Tiger Mums and Home Schoolers: Trajectories of Parents’ Educational Work in Contemporary Singapore

Research output: Contribution to conferenceAbstract


The size, structure and ‘quality’ of the population are issues of concern in contemporary East Asia, as the region is becoming enmeshed with the global economy, and competitiveness increasingly centers on ‘a fitting’ human capital. While Singapore is located in Southeast Asia geographically speaking, it is culturally linked to East Asia in terms of its heritage of Confucianism and the Chinese language. Singapore is a country famous for its careful social engineering, aimed at ensuring continuous economic growth and social stability. Education is a fundamental component of this engineering. Singapore is consistently scoring high in international student assessment tests, which is usually understood to be the result of a successful and competitive education system. While previous research sheds light on the pressure experiences by parents who seek to maximize their children’s chances at succeeding in such a competitive system, the ethnographic data presented in this paper illuminates a more complex and ambivalent picture in terms of how parents plan for their children’s education and development. The parenting trajectories presented in this paper shows a multitude of strategies among parents of pre- and primary school aged children, from the investment in private tuition after school hours to opting out of the formal school by home schooling the child.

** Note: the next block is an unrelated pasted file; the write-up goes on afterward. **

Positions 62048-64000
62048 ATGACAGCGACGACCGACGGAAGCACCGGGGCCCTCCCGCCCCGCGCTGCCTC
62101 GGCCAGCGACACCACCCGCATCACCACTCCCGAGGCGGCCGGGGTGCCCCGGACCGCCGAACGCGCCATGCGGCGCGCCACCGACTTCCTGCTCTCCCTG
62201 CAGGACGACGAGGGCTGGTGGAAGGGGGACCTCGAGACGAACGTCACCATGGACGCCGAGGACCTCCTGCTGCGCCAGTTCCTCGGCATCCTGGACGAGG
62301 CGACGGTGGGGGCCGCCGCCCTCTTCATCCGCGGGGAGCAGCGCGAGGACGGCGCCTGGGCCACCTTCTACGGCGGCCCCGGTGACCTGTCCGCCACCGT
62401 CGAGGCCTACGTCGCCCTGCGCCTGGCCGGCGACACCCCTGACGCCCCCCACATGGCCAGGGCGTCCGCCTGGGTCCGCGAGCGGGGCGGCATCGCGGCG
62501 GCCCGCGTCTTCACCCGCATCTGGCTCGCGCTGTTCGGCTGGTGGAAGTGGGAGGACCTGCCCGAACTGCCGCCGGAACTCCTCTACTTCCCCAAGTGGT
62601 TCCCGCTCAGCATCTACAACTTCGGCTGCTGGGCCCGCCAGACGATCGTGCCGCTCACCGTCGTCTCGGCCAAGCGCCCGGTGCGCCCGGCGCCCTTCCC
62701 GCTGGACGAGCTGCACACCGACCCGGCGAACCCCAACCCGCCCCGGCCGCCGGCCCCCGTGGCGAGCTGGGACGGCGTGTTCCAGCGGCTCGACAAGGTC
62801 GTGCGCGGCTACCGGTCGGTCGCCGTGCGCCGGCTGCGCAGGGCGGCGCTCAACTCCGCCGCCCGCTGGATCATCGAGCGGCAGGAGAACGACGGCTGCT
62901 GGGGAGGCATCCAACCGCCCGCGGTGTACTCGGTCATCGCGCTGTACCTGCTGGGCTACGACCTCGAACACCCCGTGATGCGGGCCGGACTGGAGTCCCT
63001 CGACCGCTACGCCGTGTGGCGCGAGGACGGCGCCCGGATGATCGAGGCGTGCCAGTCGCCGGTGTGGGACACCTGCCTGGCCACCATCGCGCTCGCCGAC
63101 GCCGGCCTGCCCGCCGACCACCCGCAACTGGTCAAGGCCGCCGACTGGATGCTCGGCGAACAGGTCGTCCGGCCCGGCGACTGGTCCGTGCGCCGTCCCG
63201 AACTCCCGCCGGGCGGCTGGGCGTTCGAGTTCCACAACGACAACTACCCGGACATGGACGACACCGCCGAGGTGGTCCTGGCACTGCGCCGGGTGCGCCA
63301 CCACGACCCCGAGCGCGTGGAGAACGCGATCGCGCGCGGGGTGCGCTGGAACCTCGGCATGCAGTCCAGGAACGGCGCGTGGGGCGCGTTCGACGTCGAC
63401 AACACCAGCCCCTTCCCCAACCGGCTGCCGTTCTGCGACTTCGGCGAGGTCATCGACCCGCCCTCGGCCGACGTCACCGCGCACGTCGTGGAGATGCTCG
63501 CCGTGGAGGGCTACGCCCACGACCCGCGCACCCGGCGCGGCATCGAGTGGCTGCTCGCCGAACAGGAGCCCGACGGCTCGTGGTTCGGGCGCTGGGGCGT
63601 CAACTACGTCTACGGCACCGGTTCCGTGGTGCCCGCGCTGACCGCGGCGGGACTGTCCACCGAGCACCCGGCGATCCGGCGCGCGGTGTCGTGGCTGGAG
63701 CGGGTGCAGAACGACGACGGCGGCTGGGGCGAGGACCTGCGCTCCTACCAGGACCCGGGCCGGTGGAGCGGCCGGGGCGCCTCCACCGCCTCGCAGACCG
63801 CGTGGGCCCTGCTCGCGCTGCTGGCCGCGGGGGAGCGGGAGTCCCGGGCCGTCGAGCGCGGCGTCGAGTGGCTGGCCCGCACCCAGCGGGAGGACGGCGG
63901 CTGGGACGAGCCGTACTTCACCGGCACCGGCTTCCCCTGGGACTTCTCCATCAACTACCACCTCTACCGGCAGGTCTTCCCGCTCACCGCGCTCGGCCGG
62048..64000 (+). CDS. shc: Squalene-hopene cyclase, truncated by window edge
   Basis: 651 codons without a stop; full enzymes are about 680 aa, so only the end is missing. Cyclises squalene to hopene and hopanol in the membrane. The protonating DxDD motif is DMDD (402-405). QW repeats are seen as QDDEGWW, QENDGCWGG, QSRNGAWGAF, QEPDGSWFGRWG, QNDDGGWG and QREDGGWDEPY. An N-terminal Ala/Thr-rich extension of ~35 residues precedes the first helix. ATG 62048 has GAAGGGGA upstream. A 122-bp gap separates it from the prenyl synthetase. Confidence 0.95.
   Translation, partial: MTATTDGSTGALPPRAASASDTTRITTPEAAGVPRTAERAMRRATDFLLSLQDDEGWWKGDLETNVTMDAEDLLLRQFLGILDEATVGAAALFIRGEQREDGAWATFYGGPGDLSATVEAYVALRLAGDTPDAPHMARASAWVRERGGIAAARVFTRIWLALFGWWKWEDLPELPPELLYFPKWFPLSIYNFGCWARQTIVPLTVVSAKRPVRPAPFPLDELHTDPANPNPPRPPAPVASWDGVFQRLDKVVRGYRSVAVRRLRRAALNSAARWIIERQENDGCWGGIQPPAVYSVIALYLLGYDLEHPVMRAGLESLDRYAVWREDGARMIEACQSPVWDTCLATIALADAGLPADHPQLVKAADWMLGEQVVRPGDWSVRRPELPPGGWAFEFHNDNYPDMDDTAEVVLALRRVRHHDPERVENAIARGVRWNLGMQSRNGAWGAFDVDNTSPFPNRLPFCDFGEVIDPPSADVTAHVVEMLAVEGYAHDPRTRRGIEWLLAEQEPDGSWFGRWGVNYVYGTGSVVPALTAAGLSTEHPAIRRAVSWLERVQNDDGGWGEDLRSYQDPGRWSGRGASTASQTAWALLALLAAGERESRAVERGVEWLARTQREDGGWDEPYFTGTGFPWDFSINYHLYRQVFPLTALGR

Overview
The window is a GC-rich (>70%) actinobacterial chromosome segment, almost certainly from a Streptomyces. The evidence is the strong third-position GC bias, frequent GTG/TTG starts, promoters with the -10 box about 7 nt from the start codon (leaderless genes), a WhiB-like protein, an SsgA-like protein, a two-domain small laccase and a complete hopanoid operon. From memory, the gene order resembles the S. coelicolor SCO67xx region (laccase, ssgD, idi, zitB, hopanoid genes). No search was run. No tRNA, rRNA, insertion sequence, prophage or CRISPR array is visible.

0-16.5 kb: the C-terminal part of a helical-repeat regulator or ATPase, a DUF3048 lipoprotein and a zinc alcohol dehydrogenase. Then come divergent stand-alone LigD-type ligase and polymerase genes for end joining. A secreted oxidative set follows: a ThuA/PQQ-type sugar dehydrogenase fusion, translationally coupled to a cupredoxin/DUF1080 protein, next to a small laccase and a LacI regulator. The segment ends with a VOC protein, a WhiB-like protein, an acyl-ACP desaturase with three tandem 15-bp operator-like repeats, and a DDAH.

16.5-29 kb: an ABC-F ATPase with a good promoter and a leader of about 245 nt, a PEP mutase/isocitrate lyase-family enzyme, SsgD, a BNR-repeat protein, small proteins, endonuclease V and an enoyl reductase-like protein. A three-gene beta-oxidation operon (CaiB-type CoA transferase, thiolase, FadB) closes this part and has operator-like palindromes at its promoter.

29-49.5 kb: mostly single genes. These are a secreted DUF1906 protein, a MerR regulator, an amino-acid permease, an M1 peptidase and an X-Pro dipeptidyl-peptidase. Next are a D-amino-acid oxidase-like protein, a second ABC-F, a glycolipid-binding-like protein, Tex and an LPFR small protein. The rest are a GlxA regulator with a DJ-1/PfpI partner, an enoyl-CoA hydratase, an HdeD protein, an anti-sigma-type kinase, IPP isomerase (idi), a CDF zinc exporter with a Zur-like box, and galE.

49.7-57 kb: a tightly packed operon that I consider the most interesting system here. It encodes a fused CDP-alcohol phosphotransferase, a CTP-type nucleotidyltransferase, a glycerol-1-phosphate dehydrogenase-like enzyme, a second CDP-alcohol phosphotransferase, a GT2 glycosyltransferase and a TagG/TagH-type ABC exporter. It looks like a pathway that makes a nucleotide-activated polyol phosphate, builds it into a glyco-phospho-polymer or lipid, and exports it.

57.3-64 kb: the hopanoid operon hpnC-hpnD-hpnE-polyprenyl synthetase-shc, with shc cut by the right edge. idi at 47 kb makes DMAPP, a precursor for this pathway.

Original languageEnglish
Publication statusPublished - 2019 Aug 3
EventSociety for East Asian Anthropology regional conference: East Asian Anthropology Now and into the Future: Transformations, Dynamics, and Challenges - Waseda University, Tokyo, Japan
Duration: 2019 Aug 22019 Aug 3


ConferenceSociety for East Asian Anthropology regional conference
Abbreviated titleSEAA

Subject classification (UKÄ)

  • Social Work


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